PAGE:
What is the difference between a high quality soccer ball and a low quality soccer ball? When purchasing soccer balls, many people buy according to the price of the ball. If a ball is expensive, that meant that it is a high quality ball and if it was a low costing ball, the ball is a low quality. That is not always true. Many players, coaches, clubs and even professionals do not know what type of ball to buy for their particular needs. Please go to the following Soccer Ball World page to start learning about the construction of the various types of soccer balls,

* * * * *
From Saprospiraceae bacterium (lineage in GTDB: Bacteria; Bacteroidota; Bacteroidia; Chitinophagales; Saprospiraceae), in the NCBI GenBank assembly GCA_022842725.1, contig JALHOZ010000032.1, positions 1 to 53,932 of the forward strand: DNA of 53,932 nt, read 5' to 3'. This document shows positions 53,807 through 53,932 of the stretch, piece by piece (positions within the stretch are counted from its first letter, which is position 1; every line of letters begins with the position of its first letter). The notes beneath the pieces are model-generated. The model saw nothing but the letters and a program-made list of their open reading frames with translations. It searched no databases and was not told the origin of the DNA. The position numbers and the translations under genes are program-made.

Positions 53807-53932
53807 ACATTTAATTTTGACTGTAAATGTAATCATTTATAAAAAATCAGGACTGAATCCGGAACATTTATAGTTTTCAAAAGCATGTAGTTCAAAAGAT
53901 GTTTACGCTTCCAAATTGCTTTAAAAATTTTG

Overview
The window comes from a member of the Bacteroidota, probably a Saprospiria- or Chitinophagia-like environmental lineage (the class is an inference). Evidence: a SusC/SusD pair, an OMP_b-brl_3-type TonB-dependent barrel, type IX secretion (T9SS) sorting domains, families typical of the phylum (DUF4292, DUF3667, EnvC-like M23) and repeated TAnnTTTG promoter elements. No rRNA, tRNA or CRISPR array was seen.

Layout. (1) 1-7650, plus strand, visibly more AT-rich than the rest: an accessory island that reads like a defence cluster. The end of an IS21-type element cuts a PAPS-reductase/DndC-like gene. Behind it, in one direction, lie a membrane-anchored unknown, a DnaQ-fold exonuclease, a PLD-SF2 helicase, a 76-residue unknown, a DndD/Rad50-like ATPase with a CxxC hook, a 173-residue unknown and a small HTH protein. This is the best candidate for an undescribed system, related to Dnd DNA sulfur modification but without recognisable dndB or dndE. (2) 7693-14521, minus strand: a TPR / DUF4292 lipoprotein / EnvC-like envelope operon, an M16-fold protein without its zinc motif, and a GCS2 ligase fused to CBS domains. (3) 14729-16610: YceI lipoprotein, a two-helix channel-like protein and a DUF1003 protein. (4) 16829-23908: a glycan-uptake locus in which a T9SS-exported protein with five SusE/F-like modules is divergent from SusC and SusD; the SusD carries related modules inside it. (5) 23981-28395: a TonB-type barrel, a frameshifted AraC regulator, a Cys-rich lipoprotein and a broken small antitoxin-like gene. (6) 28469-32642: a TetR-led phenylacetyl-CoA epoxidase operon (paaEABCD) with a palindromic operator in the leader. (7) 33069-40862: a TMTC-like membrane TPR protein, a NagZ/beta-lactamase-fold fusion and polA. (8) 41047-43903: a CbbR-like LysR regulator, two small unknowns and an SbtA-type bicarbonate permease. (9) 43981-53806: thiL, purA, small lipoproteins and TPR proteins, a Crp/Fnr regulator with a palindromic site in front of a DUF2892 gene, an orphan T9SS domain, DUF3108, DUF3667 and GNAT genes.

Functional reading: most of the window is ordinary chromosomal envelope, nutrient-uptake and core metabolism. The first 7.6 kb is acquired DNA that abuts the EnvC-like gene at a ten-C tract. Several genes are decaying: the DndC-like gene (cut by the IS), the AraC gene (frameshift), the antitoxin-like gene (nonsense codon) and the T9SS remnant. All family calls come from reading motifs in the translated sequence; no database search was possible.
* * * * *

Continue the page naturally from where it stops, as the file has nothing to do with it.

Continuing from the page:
When I buy a soccer ball at a local store, how do I know if I am buying a good soccer ball? Ball material information on the packaging of the balls is minimal at best. Marketing hype is hard to understand. So people are very frustrated when buying soccer balls for their clubs, teams or own use. Parents of soccer players have always asked me about what type and where to buy soccer balls for their up and coming star. “Go to the local store and pick out one that is on sale” I would tell them. The only recommendation I could make was to check out soccer balls that I previously used and knew they were good quality. After researching the web, I could not readily find information on how to be an “informed buyer” of soccer balls. So SoccerBallWorld.com has been developed to help players, coaches, team mangers and soccer ball buyers learn about the soccer ball. To get started on the soccer ball buying guide at Soccer Ball World,